Kew Gardens is building an army of volunteers to launch an attack on a foreign weed which is threatening the survival of the British bluebell.
Bluebells are deprived of their light source
The team at the Royal Botanical Gardens in Richmond, south west London, will be helped by 300 people as they dig up the yellow-flowered Perfoliate Alexanders.
Experts say the invasive plant must be brought under control as it deprives bluebells of their light source.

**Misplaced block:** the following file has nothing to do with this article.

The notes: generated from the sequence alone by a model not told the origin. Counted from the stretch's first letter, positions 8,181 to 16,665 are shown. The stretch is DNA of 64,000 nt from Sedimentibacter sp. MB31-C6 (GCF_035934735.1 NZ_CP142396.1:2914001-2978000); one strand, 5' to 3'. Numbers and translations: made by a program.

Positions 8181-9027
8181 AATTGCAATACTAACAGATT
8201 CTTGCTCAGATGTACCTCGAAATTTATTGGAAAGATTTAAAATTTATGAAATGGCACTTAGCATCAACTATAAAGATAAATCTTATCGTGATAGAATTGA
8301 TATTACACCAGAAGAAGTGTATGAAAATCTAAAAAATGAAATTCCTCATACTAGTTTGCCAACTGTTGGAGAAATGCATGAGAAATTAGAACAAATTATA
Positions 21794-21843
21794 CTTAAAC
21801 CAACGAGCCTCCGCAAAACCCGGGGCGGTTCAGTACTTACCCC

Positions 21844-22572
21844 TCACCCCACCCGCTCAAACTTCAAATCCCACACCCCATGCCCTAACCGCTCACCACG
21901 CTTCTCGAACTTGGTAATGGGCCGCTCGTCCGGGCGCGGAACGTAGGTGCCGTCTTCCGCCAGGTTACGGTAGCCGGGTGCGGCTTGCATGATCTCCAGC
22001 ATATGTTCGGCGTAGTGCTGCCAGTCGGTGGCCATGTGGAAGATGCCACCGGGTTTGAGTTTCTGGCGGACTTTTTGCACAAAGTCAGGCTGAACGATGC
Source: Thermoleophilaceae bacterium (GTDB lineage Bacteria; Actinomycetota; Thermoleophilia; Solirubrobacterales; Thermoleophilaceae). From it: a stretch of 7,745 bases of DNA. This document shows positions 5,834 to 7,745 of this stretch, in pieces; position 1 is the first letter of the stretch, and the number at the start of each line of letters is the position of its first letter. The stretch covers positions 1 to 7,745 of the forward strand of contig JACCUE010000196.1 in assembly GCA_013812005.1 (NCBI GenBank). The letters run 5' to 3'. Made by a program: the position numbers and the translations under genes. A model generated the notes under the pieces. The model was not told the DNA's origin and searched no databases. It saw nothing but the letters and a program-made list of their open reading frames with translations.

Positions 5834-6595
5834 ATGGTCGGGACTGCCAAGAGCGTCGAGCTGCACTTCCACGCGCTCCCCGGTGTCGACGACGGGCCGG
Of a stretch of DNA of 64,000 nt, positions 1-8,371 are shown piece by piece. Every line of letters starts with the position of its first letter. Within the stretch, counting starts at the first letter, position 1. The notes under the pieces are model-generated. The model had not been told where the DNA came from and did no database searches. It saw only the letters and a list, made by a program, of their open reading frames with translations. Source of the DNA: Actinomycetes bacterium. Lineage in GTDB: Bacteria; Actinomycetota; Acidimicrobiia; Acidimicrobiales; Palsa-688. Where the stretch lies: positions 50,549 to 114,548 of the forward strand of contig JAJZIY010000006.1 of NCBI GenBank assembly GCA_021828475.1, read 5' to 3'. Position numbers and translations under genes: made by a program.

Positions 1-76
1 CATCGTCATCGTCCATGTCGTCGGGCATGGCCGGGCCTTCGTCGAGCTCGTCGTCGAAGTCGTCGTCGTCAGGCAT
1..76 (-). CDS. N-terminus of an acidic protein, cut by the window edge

Volunteers will work on the one-day project in May.
Carpet of bluebells
The spring flowers, which are native to southern Europe and parts of Africa and Asia, are taking over about 40 acres of woodland area at Kew.
They grow to about 1.5 metres and have large flowers which deprive bluebells of their essential light source.
Simon Cole, manager of natural areas at Kew, said: "They are really a beautiful plant but they have begun to take over."
He said they did not plan to eradicate the plant but to bring them under control to ensure a good carpet of bluebells.
The event on 22 May is part of Environment Month and Year of the Volunteer.